Everyone chuckles at the bar mitzvah boy’s announcement. Not just because he’s so short that he has to stand on tip-toes to see out of his hat. But because we all know that, bar mitzvah or not, there’s no big black line that you step across to become a mature adult. It happens gradually, and not always at a regular pace.
That was what I was thinking about while reading some of the comments to last Monday’s post (“Are People Pitying Me?“). Far be it from me to say that people who get married at 19 are miserable and stuck in foreclosed identities (though I know there are some). The post was about me, and how I believe the extra time has made me more than ever ready for marriage. However, I know there are many women who didn’t need that extra time, and I don’t begrudge them their marriages.
Some of us are just late bloomers.
I’ve always known I was slow.
In 5th grade we learned about Helen Keller and our teacher asked us to write a composition about what we’d do if we had three days left to see. I didn’t have to think too hard about that one. I was in 5th grade, and had hardly seen a world that I’d read about extensively. I picked some of the sights I thought I shouldn’t die without seeing and wrote a little itinerary for my three days (allowing that my parents would have to escort me).
The teacher asked who wanted to read theirs aloud, and of course the class goody-two-shoes (G2S) raised her hand. Then she recited an essay all about how she would spend the three days memorizing the facial features of her family. As she read, a smattering of students around the classroom surreptitiously picked their pens back up and oh-so-nonchalantly added another paragraph to their paper.
I was among them.
It would be fair to say that I resented her and her dumb composition (and who needs three days to remember what their parents look like anyway?). She had the right answer – always had the right answer. A right answer that showed me up – not for having the wrong answer, but for lacking… lacking something, some instinct that led her to the right answer. What exactly, I couldn’t say. But it wasn’t something you could learn from a book, or look up in an encyclopedia, or even understand by being told about it. Either you got it or you didn’t. And I didn’t. And that bothered me.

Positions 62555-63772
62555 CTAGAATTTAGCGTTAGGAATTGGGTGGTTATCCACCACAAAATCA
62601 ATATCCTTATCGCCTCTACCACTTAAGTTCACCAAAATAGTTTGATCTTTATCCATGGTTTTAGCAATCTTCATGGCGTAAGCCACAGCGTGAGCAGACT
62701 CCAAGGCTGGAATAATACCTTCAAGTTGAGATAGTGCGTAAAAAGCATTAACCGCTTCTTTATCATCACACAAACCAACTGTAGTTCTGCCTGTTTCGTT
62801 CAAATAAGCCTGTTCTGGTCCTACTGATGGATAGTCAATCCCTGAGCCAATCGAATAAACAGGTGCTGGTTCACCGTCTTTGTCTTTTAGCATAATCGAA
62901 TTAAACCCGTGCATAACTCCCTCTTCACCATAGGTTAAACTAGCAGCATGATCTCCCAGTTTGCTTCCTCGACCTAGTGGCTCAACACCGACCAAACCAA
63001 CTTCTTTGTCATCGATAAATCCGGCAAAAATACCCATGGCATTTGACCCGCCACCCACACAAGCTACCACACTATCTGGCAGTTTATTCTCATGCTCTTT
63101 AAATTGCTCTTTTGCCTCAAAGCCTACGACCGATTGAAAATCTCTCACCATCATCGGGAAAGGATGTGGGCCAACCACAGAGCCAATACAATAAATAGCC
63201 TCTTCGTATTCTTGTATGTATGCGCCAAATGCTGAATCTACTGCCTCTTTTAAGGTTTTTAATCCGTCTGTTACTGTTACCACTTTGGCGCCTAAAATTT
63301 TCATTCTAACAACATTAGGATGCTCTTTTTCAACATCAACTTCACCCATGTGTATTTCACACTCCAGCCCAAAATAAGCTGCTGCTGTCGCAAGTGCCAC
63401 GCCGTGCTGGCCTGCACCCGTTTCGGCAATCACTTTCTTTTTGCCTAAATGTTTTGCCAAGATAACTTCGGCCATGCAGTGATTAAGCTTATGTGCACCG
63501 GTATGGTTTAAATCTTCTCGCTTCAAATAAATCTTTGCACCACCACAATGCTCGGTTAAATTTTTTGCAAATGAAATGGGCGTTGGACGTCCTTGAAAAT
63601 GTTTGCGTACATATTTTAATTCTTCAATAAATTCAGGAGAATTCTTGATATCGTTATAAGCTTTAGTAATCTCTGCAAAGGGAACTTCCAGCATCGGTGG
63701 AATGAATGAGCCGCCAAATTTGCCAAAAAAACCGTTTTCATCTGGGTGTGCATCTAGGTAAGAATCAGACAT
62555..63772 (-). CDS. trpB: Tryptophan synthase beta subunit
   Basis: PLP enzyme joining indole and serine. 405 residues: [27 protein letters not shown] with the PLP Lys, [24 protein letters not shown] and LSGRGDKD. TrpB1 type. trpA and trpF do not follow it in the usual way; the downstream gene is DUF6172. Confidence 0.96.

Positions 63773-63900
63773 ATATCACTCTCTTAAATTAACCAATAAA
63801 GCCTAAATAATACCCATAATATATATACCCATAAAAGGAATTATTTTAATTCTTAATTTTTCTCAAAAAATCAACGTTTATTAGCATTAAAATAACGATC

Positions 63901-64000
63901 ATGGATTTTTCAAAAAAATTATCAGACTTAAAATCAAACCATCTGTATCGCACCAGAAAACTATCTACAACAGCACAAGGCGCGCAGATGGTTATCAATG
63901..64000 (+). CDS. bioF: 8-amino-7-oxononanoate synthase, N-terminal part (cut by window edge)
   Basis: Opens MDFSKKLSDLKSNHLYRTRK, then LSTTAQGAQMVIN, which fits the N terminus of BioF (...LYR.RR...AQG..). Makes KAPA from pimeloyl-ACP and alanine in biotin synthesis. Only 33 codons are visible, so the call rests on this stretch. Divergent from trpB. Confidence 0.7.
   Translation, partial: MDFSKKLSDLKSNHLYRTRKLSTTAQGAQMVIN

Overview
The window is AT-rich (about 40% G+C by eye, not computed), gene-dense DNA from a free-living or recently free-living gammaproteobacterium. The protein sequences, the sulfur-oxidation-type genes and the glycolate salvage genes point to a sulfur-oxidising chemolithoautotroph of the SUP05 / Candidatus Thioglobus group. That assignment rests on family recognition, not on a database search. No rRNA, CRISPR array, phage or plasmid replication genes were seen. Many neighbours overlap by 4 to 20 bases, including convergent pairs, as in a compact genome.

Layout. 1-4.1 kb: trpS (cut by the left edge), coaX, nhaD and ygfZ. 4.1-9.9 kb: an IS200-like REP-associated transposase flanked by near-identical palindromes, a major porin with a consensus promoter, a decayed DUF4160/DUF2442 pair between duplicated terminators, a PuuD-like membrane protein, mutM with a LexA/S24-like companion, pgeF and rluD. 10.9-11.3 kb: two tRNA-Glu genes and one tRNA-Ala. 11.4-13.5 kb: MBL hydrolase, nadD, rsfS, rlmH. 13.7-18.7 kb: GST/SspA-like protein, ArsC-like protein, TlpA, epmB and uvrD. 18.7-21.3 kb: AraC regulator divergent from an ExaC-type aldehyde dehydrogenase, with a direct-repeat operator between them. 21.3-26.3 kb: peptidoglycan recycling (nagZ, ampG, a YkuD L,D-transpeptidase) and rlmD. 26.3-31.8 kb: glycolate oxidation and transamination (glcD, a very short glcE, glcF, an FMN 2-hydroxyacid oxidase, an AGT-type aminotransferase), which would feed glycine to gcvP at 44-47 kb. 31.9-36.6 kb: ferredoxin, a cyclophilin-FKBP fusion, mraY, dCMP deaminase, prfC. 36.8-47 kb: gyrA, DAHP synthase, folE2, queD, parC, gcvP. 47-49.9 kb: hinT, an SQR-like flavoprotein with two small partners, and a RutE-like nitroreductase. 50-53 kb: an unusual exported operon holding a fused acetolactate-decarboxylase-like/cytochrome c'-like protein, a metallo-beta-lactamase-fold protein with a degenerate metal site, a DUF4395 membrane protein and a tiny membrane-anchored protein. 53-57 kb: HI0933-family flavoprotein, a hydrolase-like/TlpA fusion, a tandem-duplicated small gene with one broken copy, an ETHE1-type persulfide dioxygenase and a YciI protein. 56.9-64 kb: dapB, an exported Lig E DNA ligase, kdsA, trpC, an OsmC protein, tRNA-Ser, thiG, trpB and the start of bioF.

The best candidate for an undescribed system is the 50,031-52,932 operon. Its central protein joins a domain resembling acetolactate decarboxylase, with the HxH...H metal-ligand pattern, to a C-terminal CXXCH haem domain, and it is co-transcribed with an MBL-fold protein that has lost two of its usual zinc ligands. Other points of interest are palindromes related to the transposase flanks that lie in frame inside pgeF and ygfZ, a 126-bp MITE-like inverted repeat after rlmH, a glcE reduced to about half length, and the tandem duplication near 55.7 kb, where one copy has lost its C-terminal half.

My best friend (BF), on the other hand, didn’t understand why I was so bothered. She’d written about going skiing and hadn’t felt the slightest compulsion to amend her story.
G2S was about a decade ahead of me in emotional development. I should mention that she was in the first wave of engagements and marriages. BF also got married, but a few years later. I wonder when she finally understood G2S’s composition, and if it had been sudden or gradual, early or late, if she’d even noticed at all. I wonder about all the other surreptitious paragraph-adders in the class.
But most of all, I wonder about what else there is that I might be missing. And when I’ll finally learn what they are.
Beautiful, elegant and sensitive description.
What you don’t know is that GS2’s mother wrote the whole thing for her daughter…
thats quite the assignment… i second the second comment. derrr.
I agree with much of what you said in this post- although it’s important to keep in mind that although GS2 was emotionally mature and thus ready to get married at 19, not all people who get married so young are as emotionally mature- and sometimes there are very emotionally mature women well into their late 20’s who aren’t yet married. It does take a certain emotional openness- and maturity- and this comes at different points for different people. There is a correlation not a causation. Not every 19 year old is that emotionally perceptive- and one composition on elementary school isn’t quite enough to illustrate someone’s emotional maturity.
I don’t know if its a function of being mature rather than being more in tune with others emotions. being close and building relationships is not necessarily about maturity, its about being aware of the others emotions. this girl was keenly aware of the important things in others emotions with regard to her essay of helen keller, recognized what she would miss the most and penned those thoughts. when she was dating and met a guy she liked, she was able to figure out quickly what meant a lot to him, how she would feel about it, and then activated those strategies which she had been developed (or been developed by others)
Goody two-shoes types may indeed be preternaturally mature. And they may very well have the emotional maturity to get married young or pen syrupy, saccharin paeans to parents. But keep this in mind: those folks also tend to do things for the sake of appearances, not because of sincere convictions. I wouldn’t call the place you’re in right now “emotional immaturity” as much as “emotional honesty.”
I don’t think emotional maturity correlates with getting married. But once married I think it has a lot to do with staying married….
Also I tend to view the word “mature” with a bit of suspicion….
Maturity is often a synonym for conformism
kisarita- I do not believe maturity is a synonym for conformism- additionally I am anti-conformity in the blind, let’s swim with the current sheeple (sheep people) sense. However- conformity in and of itself is not a bad thing. There would be no society without some degree of conformity. I don’t know about you but a little bit of conformity is, in my opinion healthier than all out anarchy. I kind of like things like…currency, food, some form of government and a stable environment. If nobody conformed….ya it would look like a war zone out there. The Torah also says “al tifrosh min hatziboor”- so it’s probably a good idea to conform to something.